Women Political Participation in the Uk

Topics: Elizabeth II of the United Kingdom, Prime Minister of the United Kingdom, United Kingdom Pages: 5 (1502 words) Published: June 18, 2012

Stănescu Maria
Colegiul Național Decebal Deva
Clasa a IX-a D

Why I chose this subject?

Women have traditionally been under-represented in UK political institutions. Although women won the right to vote in 1918 they remained less than one in ten members of parliament until 1997.
Since 1997 significant improvements have been made. The number of women in parliament has roughly doubled, and new institutions have been established with high proportions of women members. These new institutions have also set out to operate in different ways, using new policy-making processes which are more inclusive of women and their concerns.

Women were first legally entitled to sit in the House of Commons when they won the vote, in 1918.


Astor's Parliamentary career was the most public phase of her life, making her an object of both love and hatred. Her presence almost immediately gained attention, both as a woman and as someone who did not follow the rules. On her first day in the House of Commons, she was called to order for chatting with a fellow House member, not realising that she was the person who was causing the commotion. She did try in some ways to minimise disruption by dressing more sedately than usual and by avoiding the bars and smoking rooms frequented by the men. Nancy Astor was an opponent of socialism and, later during the Cold War, an outspoken critic of communism. She was also an anti-fascist. She refused to meet Hitler though she had an opportunity. Despite their opposition to fascism and the Nazis, the Astors supported economic appeasement of Germany, supporting the lifting of economic sanctions against Hitler's regime. During World War II, Nancy Astor was noted for her morale-boosting visits to her constituents, especially during German bombing raids. She just missed being hit once, herself. She also served, unofficially, as hostess to American troops stationed at Plymouth during the build-up to the Normandy invasion. Nancy Astor decided to run for the seat that Waldorf vacated, and she was elected in 1919. Constance Markiewicz had been elected to the House of Commons in 1918, but chose not to take her seat. Nancy Astor was the first woman to take a seat in Parliament. In 1945, Nancy Astor left Parliament, at her husband's urging, and not entirely happily. She continued to be a witty and sharp critic of social and political trends when she disapproved, including both communism and the American McCarthy witch-hunts. She largely withdrew from public life with the death of Waldorf Astor in 1952. She died in 1964 and she was buried in Buckinghamshire, England.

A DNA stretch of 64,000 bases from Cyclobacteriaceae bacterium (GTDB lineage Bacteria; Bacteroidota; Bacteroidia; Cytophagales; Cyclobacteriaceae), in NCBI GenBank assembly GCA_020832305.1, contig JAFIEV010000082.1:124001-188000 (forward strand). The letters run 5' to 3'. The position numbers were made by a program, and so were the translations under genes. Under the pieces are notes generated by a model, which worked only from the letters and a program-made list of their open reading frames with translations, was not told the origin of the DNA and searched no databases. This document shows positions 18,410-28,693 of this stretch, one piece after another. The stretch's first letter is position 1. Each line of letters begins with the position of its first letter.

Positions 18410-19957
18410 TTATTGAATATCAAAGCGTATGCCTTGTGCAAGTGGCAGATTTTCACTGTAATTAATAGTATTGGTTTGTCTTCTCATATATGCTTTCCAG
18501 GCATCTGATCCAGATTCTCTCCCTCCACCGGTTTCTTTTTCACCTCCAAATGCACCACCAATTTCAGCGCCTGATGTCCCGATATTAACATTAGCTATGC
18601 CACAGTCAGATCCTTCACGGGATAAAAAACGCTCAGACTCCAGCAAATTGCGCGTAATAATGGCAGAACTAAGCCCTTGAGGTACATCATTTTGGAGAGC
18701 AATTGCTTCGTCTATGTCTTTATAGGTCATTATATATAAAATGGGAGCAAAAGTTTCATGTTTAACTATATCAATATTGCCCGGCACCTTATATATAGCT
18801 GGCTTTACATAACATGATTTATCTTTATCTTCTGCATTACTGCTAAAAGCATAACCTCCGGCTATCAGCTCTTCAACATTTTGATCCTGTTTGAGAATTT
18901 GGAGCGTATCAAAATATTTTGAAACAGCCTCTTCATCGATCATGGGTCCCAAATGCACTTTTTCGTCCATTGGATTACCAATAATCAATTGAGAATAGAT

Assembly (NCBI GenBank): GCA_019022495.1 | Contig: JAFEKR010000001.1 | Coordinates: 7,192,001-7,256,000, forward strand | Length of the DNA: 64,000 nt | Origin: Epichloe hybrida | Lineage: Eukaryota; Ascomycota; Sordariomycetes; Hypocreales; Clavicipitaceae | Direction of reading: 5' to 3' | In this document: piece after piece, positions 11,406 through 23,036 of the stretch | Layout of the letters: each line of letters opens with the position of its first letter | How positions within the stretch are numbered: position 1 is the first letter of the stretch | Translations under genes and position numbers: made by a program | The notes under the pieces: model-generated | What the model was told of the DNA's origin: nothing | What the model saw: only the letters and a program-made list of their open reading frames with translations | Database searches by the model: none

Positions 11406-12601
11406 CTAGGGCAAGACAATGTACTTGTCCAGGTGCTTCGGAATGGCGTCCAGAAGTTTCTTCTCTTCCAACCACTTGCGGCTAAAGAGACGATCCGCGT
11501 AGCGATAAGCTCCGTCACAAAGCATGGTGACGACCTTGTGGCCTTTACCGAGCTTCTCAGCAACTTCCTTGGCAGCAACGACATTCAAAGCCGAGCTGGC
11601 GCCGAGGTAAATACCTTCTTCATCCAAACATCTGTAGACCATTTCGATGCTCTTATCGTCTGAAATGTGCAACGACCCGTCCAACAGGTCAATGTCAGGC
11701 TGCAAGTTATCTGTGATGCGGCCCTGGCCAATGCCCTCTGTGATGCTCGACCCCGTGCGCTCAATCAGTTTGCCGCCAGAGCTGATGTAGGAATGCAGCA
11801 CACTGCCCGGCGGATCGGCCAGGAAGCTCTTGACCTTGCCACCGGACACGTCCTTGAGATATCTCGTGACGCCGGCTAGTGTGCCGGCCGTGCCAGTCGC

Elizabeth I (7 September 1533 – 24 March 1603) was queen regnant of England and Ireland from 17 November 1558 until her death. Sometimes called The Virgin Queen, Gloriana, or Good Queen Bess, Elizabeth was the fifth and last monarch of the Tudor dynasty. The daughter of Henry VIII, she was born a princess, but her mother, Anne Boleyn, was executed two and a half years after her birth, and Elizabeth was declared illegitimate. Her first order of business was to eliminate religious unrest. Elizabeth lacked the fanaticism of her siblings (Edward VI favored Protestant radicalism, Mary I, conservative Catholicism), which enabled her to devise a compromise that, basically, reinstated Henrician reforms. She was, however, compelled to take a stronger pro-Protestant stance when events demanded it, for two reasons: the machinations of Mary Queen of Scots and persecution of continental Protestants by the two strongholds of Orthodox Catholicism, Spain and France. Elizabeth was a master of political science. She inherited her father's supremacist view of the monarchy, but showed great wisdom by refusing to directly antagonize Parliament. She acquired undying devotion from her advisement council, who were constantly perplexed by her habit of waiting to the last minute to make...
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